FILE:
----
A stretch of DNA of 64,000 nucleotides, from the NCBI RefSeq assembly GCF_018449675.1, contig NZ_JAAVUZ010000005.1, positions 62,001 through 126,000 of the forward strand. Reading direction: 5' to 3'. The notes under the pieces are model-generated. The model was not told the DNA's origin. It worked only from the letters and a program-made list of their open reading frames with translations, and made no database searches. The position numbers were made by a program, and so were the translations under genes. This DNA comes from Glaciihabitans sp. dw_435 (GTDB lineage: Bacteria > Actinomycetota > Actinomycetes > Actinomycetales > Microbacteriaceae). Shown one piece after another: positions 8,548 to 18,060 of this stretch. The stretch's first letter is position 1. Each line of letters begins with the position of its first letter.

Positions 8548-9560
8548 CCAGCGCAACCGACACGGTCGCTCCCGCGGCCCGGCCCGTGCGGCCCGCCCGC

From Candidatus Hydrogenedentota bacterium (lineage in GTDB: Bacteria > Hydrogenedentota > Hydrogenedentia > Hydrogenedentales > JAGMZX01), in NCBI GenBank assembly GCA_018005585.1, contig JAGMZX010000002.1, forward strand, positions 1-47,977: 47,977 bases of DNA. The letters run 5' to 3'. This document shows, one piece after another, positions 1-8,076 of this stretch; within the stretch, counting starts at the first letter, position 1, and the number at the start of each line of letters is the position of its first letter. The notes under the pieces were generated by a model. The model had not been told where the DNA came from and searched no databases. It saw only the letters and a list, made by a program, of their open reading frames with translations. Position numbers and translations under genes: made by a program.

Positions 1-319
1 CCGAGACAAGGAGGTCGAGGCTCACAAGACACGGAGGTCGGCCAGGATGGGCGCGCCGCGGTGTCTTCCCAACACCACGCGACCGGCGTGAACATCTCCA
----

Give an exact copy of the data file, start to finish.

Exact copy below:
A stretch of DNA of 64,000 nucleotides, from the NCBI RefSeq assembly GCF_018449675.1, contig NZ_JAAVUZ010000005.1, positions 62,001 through 126,000 of the forward strand. Reading direction: 5' to 3'. The notes under the pieces are model-generated. The model was not told the DNA's origin. It worked only from the letters and a program-made list of their open reading frames with translations, and made no database searches. The position numbers were made by a program, and so were the translations under genes. This DNA comes from Glaciihabitans sp. dw_435 (GTDB lineage: Bacteria > Actinomycetota > Actinomycetes > Actinomycetales > Microbacteriaceae). Shown one piece after another: positions 8,548 to 18,060 of this stretch. The stretch's first letter is position 1. Each line of letters begins with the position of its first letter.

Positions 8548-9560
8548 CCAGCGCAACCGACACGGTCGCTCCCGCGGCCCGGCCCGTGCGGCCCGCCCGC

From Candidatus Hydrogenedentota bacterium (lineage in GTDB: Bacteria > Hydrogenedentota > Hydrogenedentia > Hydrogenedentales > JAGMZX01), in NCBI GenBank assembly GCA_018005585.1, contig JAGMZX010000002.1, forward strand, positions 1-47,977: 47,977 bases of DNA. The letters run 5' to 3'. This document shows, one piece after another, positions 1-8,076 of this stretch; within the stretch, counting starts at the first letter, position 1, and the number at the start of each line of letters is the position of its first letter. The notes under the pieces were generated by a model. The model had not been told where the DNA came from and searched no databases. It saw only the letters and a list, made by a program, of their open reading frames with translations. Position numbers and translations under genes: made by a program.

Positions 1-319
1 CCGAGACAAGGAGGTCGAGGCTCACAAGACACGGAGGTCGGCCAGGATGGGCGCGCCGCGGTGTCTTCCCAACACCACGCGACCGGCGTGAACATCTCCA